Greetings Everyone 🙏🏼
In my recent advertising illustration project, I had to paint lots of small elements on a page. The page size was huge and the final layout was not fixed yet. The illustration was also going to be adapted to web and print media, that meant that the elements would be resized and moved around a lot across many files. Painting in groups and layers adding transform masks and transparency masks helps but once I changed an element in the main layout I would need to copy this group and layer to all others. Not a good thing when you are on the clock. And advertising tends to involve lots and lots of iterations.
So here comes the “File Layers” feature in Krita to my rescue. It basically helps us to add a file as a linked reference into a document, and when the external file changes it also updates the instances of this file inside all of our .kra file when we open them. We can also convert any group or layer into a file layer on the fly while working. This makes it really easy for us to break down the illustration elements of a project into multiple separate containers linked to a main file. We can then open these containers or file layers in Krita and work on them separately. This also becomes a boon if your file dimension is really huge. The file dimension of this project was 12k x 5k pixels. So this made total sense.
Method 1 – Adding external file
To add an existing external file as a file layer, just drag it inside your document and a context menu will appear. Click on the “Insert as a new file layer” option. Or you can click on the plus icon in the layer docker and click on the “Add File Layer” option. It will open a dialog box and then click on the folder icon to browse and add your file. You can choose the scaling options according to your needs. Click “Ok” . Now you will have a File layer in your document.
Method 2 – Converting from layers
The first method was to add an external file, let us see how to convert the part of the document as file layer. Select and right click on any specific layer of groups layer. Then in the context menu go to “convert” menu and then click on “To File Layer”. A dialog box will open asking you where to save this file layer. Browse and choose a location and save as .KRA file if it is a group (to preserve the layers inside the group) or .PNG file if it is a single layer. The layer or group will be converted as a referenced file layer in place. Now you can close the document and work on the file layer you saved. Next time you open the main file the file layer will get updated.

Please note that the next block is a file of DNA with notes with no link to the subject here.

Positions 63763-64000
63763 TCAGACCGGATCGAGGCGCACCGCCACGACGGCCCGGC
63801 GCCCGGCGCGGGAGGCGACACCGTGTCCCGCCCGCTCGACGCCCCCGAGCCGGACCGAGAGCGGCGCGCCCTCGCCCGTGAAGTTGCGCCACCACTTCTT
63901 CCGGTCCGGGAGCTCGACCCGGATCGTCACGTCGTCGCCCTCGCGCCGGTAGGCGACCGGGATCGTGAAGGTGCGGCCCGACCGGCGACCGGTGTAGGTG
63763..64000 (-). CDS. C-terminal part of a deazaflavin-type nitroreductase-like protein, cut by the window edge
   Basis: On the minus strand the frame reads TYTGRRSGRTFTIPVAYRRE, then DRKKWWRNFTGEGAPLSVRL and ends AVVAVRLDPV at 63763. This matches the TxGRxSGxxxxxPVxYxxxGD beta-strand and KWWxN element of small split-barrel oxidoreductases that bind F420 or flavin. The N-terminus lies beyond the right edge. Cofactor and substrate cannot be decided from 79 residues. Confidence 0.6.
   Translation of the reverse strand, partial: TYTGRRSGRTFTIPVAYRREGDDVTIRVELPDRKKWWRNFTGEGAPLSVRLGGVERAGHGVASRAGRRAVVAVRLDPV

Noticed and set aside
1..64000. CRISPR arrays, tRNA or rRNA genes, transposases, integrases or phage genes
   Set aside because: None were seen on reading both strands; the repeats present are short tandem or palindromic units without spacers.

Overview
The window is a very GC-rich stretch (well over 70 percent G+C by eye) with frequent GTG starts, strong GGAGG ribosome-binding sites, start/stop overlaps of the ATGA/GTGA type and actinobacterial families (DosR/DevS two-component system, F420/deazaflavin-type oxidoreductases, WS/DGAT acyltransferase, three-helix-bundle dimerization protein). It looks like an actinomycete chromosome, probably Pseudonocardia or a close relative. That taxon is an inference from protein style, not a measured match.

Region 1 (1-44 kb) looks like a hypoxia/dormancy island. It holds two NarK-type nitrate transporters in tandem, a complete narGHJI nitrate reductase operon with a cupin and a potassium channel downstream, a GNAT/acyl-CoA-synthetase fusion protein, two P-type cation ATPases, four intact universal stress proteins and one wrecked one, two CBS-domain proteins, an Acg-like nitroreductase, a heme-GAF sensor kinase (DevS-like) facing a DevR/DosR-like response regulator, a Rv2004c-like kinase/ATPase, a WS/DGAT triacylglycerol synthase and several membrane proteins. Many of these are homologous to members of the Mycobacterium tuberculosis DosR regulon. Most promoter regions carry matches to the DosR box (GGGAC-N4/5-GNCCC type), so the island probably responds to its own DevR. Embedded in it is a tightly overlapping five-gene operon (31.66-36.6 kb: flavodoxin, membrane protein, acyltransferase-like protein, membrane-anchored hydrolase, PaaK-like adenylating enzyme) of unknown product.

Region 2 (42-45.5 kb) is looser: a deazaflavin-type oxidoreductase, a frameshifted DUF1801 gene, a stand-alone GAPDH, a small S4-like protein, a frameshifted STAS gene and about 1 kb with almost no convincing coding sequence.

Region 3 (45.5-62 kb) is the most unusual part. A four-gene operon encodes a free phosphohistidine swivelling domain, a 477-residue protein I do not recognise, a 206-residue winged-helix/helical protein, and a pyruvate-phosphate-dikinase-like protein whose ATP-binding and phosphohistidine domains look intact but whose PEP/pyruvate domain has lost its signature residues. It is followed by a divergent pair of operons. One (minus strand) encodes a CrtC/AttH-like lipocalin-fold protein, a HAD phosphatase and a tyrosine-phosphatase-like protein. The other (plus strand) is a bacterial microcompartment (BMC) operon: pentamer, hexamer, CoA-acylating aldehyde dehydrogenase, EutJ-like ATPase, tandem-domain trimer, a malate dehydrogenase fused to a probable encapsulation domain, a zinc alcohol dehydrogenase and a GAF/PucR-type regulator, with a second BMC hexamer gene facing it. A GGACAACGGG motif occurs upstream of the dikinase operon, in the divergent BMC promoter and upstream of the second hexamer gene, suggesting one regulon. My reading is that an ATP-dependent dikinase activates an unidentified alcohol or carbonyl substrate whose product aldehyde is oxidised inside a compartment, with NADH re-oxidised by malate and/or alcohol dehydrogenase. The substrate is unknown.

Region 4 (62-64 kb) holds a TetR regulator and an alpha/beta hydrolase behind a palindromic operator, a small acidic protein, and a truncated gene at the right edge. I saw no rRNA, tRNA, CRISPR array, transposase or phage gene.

To edit a file layer quickly click on the folder icon besides its name. This will open it in Krita for editing. And when you save the file it will get automatically updated in the main file
We can add transform masks or filter masks on the file layer to adjust or resize it. This makes it easy to separate large groups into individual elements, which then can be used in other documents, while at the same time keeping the original content intact. As far as I know this type of non-destructive workflow via file linking is not yet present in any other free and open source software other than Krita.
Do you use file layers in your workflow? Did you find this tutorial useful? let me know in the comments. If you find this post helpful and want to buy me a coffee for sharing it just check out my page on Kofi or donate through my PayPal page. Or you can also buy my paintings as a print from here.
That was it for this tutorial, see you next time in another quick tip. 👋🏼 Bye.